Unconventional Legal Career Paths: Pivoting to an In-House Legal Counsel Role

The hiring market for in-house lawyers is booming. But how do you make the transition to an in-house position if you’ve never had that role before? Learn how lawyers and law students can start – and succeed in –an in-house legal position.

The legal industry is shifting from firm power to general counsel power. Driven in part by the growing recognition of the strategic and monetary value that in-house lawyers provide to companies, more and more corporations are looking to hire their own in-house counsel, rather than contracting with outside firms.

Starting out in an-in house legal role is still seen as an unconventional career path, however. For law students looking to begin their legal careers as in-house attorneys at corporations, or for early career lawyers looking to pivot to general counsel roles, it can be hard to know how to position yourself if you’ve never been trained in that position before. One piece of advice that rings true in this area is “instead of credential building, think about skill-building.”

In this four-part blog series, we explain the difference between working at a law firm and working in-house and propose tactical ways that law students and lawyers can succeed at an in-house position, even without prior hands-on experience. Looking ahead, we also offer suggestions on how schools and corporations can build a better pipeline to in-house legal roles, and give tips on how you can increase your marketability with in-house legal recruiters and hiring managers.

Background: In-House vs Law Firms

How is the job of an in-house lawyer different from being a firm lawyer? And is the outcome of a lawyer self-learning better than one coming from a firm into an in-house team? 

Here are two of the top differentiations:

Time valuations. 

Billable hours are how law firms measure employee productivity. It’s also the primary way that law firms generate revenue. When working in-house, it’s not about billable hours, but rather about working efficiently. That’s because there’s only one client: the company that employs them.

The role of the attorney.  

Part of the role of corporate attorneys, employed by law firms, is to look at risks and legal issues in contracts or business dealings. When working in-house, as opposed to at a law firm, merely highlighting risk is less of an emphasis.  Instead, the in-house counsel role is focused on offering solutions to business partners. Developing solutions for the business and learning to navigate different cross-functional priorities becomes more important than only pointing out where the risks exist.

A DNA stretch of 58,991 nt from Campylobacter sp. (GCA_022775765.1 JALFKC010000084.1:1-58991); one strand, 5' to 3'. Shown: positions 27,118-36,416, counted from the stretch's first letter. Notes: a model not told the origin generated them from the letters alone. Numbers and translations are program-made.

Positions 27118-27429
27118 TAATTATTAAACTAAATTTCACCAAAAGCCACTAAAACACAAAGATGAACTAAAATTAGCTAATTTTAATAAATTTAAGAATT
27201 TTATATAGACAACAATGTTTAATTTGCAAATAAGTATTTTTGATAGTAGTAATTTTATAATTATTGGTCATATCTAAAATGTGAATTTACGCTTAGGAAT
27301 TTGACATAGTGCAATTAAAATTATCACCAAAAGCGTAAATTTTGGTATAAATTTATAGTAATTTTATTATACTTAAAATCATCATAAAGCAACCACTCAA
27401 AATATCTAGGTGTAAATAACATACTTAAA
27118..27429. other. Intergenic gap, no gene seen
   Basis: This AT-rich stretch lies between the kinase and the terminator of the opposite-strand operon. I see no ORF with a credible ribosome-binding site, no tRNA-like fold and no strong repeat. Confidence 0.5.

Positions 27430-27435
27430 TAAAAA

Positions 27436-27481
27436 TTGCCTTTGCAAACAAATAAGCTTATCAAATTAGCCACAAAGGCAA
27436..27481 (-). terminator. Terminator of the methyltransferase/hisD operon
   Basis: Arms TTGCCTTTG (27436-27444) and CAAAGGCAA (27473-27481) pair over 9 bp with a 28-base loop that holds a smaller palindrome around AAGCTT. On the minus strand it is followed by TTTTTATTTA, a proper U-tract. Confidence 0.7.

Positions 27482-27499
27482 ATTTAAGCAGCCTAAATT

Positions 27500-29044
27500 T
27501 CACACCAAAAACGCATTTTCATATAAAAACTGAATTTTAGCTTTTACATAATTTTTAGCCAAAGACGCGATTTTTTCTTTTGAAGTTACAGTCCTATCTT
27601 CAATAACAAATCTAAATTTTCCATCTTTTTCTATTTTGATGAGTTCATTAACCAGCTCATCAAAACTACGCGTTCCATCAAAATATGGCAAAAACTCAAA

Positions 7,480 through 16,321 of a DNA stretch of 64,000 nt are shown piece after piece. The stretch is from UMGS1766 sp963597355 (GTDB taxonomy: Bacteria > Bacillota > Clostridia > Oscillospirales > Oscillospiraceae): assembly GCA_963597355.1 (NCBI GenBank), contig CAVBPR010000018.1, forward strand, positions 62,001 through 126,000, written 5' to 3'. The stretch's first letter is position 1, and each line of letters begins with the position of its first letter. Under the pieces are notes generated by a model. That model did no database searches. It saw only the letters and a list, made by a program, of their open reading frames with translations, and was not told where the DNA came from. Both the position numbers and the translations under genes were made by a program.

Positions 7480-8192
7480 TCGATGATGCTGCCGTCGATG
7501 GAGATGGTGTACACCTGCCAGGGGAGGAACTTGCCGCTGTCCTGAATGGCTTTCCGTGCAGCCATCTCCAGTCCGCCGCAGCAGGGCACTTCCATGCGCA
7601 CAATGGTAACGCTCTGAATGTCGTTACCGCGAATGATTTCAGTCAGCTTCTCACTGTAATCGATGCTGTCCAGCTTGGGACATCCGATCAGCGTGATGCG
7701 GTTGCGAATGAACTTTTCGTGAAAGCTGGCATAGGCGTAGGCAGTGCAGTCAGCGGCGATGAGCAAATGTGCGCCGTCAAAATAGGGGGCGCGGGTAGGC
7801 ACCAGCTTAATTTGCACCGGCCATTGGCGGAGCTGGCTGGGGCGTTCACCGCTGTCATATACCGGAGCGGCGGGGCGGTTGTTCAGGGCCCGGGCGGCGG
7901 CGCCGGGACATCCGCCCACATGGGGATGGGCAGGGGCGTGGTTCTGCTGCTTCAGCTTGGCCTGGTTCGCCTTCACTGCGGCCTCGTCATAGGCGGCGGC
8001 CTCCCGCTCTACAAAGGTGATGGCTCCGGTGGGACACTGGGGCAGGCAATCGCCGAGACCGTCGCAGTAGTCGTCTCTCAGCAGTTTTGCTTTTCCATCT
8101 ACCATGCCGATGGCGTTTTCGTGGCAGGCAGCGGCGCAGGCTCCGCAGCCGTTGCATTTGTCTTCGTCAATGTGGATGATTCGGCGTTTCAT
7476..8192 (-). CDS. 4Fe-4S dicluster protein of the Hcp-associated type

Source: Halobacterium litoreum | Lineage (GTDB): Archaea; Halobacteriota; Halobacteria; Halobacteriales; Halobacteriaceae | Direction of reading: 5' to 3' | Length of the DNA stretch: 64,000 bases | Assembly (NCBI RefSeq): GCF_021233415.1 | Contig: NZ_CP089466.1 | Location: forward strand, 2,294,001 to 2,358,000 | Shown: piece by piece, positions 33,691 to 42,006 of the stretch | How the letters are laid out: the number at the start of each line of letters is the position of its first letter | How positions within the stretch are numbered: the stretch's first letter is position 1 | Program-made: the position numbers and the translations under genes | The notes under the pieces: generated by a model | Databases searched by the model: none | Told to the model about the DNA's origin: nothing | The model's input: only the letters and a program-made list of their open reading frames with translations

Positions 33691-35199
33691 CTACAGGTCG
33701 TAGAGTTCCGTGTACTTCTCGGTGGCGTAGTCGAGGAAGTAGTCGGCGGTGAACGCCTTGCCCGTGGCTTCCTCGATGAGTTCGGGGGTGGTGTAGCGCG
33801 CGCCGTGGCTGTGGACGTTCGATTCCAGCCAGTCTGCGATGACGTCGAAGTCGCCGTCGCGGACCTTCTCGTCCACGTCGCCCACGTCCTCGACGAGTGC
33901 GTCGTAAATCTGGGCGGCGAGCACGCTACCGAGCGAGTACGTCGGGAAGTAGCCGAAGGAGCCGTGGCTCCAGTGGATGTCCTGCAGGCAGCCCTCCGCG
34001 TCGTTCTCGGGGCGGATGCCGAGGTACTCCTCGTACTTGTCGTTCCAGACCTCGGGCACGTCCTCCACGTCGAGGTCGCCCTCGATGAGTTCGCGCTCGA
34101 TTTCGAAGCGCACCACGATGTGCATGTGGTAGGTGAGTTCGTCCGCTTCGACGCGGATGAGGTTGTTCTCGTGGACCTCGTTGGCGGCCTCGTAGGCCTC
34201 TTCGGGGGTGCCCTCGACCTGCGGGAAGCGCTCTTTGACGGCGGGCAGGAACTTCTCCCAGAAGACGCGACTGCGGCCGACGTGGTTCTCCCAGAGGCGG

Things to be aware of when transitioning between roles:

Because of the differences in these two positions, there is some “un-training” that happens as one transitions from a law firm to an in-house position. In a firm, for instance, there may be implicit biases that come from mentalities of looking to bill hours, focusing on mining for risks without necessarily offering business solutions, and shifting decision-making onto the client. Even writing style can be an adjustment as you transition from writing “Blue Book emails” to outlining concise, actionable steps.

On the other hand, when you start your career in an in-house position without exposure to a firm environment, then there is no need to unlearn unhelpful behaviors picked up from private practice. The caveat is that you need to build credibility quickly as an in-house attorney without firm experience. Having prior business experience is an added plus for this path, and legal ops and tech experience can also help.

In the next blog, we highlight the top two skills needed to transition to an in-house position. Click here to read it.

This article was written by Memme Onwudiwe, Executive Vice President of Legal and Business Intelligence at Evisort, Jack Terschluse, Corporate Counsel & Acting Corporate Secretary, Head of Procurement at Balto, and Lynn Ma, JD Candidate at the University of California Hastings College of the Law, and was first published by the Association of Certified E-Discovery Specialists. It has been edited and adapted slightly for this blog series.

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